First-time feature film director Ravi Udyawar is actually no newbie. A gold medallist from J.J. College of Arts, Mumbai, he has worked as a commercial artist, illustrator, ad film maker and music video director for quite some time now. This Friday’s big release ‘Mom’ is also notable as the 300th film by Sridevi in the actress’s 50th year in the industry. Produced by husband Boney Kapoor, the film clearly prioritises the 53 year old leading lady, and going by the cash-rich box office performance of the opening week, this choice was the correct one.
— kaahon (@kaahonwall) June 9, 2017
The story of ‘Mom’ is quickly told, as there are no experiments there. Devki (Sridevi) is the loving second wife of widower Anand (Adnan Siddiqui), living with her little daughter and step daughter Arya (Sajal Ali) in a plush New Delhi mansion. Devki is a Biology teacher in a school while Anand is a successful corporate tycoon. Arya is a sensitive girl who cannot stand her stepmom. Despite Devki’s misgivings, she goes to a party in a farm house, where she rebuffs two hunks, one of whom is a spoilt school boy whose mobile was thrown away by Devki when he was found sharing porn with a girl in class. In response, 4 men gang rape Arya on her way out form the party and dump her in a ditch. Though she records her statement clearly, the culprits twist facts and get away. Thereafter, Devki steps in and extracts revenge based on information supplied by quirky detective DK (Nawazuddin Siddiqui). Inspector Matthew (Akshaye Khanna) suspects Devki of the attacks on the criminals, but is unable to nail her. In the climax, he encourages her to shoot the last goon with his service revolver. The film ends with Arya and Devki in each other’s arms.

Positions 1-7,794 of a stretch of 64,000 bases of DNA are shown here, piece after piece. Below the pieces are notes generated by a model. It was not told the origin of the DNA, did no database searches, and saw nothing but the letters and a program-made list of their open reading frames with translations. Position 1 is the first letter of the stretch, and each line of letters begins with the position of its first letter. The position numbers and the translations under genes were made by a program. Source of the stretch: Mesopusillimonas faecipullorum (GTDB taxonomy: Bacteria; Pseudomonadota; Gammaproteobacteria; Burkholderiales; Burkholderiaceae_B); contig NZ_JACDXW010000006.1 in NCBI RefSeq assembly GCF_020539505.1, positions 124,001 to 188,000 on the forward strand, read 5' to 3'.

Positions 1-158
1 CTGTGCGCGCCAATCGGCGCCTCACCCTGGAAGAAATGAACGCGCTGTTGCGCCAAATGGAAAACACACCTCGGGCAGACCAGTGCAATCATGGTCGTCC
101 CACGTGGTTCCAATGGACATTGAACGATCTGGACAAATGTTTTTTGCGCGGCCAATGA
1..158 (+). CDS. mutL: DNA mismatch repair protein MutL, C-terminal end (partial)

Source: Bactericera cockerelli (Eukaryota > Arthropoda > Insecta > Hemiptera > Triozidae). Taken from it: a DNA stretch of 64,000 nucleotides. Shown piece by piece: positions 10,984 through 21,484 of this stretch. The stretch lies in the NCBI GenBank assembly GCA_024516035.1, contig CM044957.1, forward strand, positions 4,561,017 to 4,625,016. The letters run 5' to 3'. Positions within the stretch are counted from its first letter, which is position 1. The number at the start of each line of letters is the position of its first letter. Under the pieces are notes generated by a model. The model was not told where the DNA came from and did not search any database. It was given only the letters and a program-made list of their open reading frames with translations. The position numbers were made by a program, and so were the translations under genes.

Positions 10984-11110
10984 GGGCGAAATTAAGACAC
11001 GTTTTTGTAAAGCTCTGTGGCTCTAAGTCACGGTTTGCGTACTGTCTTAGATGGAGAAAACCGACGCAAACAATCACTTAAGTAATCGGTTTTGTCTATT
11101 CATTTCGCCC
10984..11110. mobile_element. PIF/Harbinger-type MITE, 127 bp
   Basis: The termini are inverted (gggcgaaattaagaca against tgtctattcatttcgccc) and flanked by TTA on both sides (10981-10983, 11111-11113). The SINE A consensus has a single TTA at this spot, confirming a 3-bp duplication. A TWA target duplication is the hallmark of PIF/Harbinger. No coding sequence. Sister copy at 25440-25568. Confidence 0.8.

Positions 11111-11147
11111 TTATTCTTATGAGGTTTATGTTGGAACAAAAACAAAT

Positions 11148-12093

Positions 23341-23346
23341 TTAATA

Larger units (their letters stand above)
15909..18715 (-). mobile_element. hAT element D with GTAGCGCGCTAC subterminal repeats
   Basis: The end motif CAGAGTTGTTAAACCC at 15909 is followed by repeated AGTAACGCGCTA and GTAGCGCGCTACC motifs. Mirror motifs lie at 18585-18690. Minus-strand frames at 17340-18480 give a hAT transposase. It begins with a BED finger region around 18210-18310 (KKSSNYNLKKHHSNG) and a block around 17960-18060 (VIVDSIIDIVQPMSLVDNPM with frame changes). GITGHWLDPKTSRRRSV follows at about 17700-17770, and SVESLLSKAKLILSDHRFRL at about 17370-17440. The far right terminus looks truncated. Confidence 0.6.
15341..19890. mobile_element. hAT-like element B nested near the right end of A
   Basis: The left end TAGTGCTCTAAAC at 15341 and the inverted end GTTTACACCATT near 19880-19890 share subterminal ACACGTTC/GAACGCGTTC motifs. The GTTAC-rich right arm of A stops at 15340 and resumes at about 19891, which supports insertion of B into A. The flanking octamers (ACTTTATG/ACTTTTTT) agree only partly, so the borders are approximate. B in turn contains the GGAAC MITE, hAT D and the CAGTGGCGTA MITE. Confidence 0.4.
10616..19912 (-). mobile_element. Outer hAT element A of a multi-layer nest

Though Sridevi has deservingly grabbed centre stage with her powerful histrionics, the most endearing character is perhaps detective DK. The audience actually empathises with him, with his Delhi accent, unstoppable humour, and courage even at the moment of being killed in his run-down office. Pakistani actor Adnan Siddiqui fits in very well as the loving father, and it helps that he is refreshingly handsome. Sajal Ali, also from Pakistan, is not just a dewy beauty, she brings a certain dignity to the role which stops it from descending into melodrama.
Coming to the crew of the film, Anay Goswami and Monisha R. Baldawa deliver their jobs as cinematographer and editor without any notable glitch. A.R. Rahman has done an interesting score where the soundtrack of the key moments have got more attention than songs, which is good, as the songs are essentially functional. Special mention needs to be made of the handling of the rape sequence where we see nothing but a car travelling along the stretch of a road until the girl is thrown into drain water by the roadside.
It is perhaps this picturisation combined with a script lacking in swear words that got the film a U/A rating. What with it being called ‘Mom’ and the rating, there were quite a few children in the Sunday morning multiplex crowd. The kids were very quiet though, it must have been disturbing to see the sweet ‘didi’ in the film in a hospital and then suffering from depression. On the other hand, this film is actually important for teenagers to see. Once again, India’s botched-up film certification system is to blame for debacles like this.
The script not only sticks to constitutionally acceptable language, it also airs quite a few stock lines. There’s a team working here, Telugu veteran Kona Venkat Rao, newcomer Girish Kohli and the director himself. Given that three people are involved, the script is actually very smooth. It does not lack in humour either. The only thing one wishes for is a more adventurous story. Not willing to take risks, Ravi Udyawar has stuck to the given formula for revenge dramas, complete with a highly satisfying ending.
If only the reality of rape and its aftermath could be so picture perfect in our country! Most victims are socially outcast and shunned and blamed by their own families. A supermom like this is just wishful thinking, and therefore more satisfying to watch. None of this detracts the neatness of execution though, so we have reason to be eager for the next film from this director.
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